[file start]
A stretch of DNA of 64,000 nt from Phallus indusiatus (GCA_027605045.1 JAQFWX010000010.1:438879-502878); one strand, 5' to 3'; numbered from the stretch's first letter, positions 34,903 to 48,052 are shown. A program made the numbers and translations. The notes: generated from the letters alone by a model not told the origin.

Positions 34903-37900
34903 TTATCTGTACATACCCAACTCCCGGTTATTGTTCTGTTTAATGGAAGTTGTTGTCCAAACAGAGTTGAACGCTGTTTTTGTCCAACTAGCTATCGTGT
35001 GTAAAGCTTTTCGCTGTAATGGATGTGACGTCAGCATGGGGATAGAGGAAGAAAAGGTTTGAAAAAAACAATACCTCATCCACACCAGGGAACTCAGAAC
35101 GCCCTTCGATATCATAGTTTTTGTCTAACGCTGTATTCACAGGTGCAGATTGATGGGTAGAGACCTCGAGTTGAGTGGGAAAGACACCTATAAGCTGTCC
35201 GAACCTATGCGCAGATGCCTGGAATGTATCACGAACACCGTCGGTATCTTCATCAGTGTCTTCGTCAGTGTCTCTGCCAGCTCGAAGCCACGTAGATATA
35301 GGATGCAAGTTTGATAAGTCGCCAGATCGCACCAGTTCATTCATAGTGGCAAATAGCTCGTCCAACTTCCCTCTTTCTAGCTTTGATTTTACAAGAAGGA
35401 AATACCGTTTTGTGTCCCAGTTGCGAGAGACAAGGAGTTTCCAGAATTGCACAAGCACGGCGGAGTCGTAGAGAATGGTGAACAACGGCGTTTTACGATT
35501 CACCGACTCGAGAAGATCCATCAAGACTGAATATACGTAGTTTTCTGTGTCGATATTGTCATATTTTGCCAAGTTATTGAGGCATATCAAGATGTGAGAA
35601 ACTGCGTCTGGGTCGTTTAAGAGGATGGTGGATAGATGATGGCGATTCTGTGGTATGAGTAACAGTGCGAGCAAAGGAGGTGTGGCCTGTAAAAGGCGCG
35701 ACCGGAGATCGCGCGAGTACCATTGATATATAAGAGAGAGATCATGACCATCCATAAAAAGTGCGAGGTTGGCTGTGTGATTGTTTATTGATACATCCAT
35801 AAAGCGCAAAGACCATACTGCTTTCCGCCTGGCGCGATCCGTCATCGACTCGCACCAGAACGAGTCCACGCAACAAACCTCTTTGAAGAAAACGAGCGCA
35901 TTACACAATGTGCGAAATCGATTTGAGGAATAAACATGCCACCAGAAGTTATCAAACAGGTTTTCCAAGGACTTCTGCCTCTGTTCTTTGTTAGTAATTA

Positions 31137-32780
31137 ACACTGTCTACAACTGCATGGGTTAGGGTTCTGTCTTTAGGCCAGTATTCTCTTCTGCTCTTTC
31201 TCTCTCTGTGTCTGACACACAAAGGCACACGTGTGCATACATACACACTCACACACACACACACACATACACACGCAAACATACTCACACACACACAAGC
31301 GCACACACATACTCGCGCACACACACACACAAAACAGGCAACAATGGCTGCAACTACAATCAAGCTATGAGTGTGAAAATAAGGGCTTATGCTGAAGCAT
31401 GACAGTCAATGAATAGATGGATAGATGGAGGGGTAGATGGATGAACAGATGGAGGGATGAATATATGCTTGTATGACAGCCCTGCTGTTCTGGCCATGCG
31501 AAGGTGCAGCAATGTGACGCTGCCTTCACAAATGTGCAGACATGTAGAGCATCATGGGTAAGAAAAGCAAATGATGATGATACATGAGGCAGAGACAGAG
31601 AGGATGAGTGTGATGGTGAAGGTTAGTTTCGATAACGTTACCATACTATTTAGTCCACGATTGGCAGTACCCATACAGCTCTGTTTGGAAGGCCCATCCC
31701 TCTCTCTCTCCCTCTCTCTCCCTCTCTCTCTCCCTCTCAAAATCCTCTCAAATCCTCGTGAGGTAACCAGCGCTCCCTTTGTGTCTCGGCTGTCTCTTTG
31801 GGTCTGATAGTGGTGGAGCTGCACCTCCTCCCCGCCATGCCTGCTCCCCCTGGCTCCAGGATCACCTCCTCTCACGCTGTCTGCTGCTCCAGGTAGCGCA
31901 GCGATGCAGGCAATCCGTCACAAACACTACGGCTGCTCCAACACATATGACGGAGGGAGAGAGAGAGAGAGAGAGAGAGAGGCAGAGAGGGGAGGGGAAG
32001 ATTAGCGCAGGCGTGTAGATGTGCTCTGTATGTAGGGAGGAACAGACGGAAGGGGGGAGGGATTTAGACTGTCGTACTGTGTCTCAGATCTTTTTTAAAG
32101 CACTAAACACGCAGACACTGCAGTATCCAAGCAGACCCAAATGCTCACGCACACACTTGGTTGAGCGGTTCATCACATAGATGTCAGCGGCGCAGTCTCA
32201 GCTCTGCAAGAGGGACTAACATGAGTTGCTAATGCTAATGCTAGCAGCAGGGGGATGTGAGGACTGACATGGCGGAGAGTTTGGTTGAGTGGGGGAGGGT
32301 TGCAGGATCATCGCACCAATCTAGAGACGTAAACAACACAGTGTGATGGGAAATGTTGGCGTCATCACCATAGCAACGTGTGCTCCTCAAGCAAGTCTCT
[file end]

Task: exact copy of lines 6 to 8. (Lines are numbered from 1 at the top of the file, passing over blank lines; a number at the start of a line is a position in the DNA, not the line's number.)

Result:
35201 GAACCTATGCGCAGATGCCTGGAATGTATCACGAACACCGTCGGTATCTTCATCAGTGTCTTCGTCAGTGTCTCTGCCAGCTCGAAGCCACGTAGATATA
35301 GGATGCAAGTTTGATAAGTCGCCAGATCGCACCAGTTCATTCATAGTGGCAAATAGCTCGTCCAACTTCCCTCTTTCTAGCTTTGATTTTACAAGAAGGA
35401 AATACCGTTTTGTGTCCCAGTTGCGAGAGACAAGGAGTTTCCAGAATTGCACAAGCACGGCGGAGTCGTAGAGAATGGTGAACAACGGCGTTTTACGATT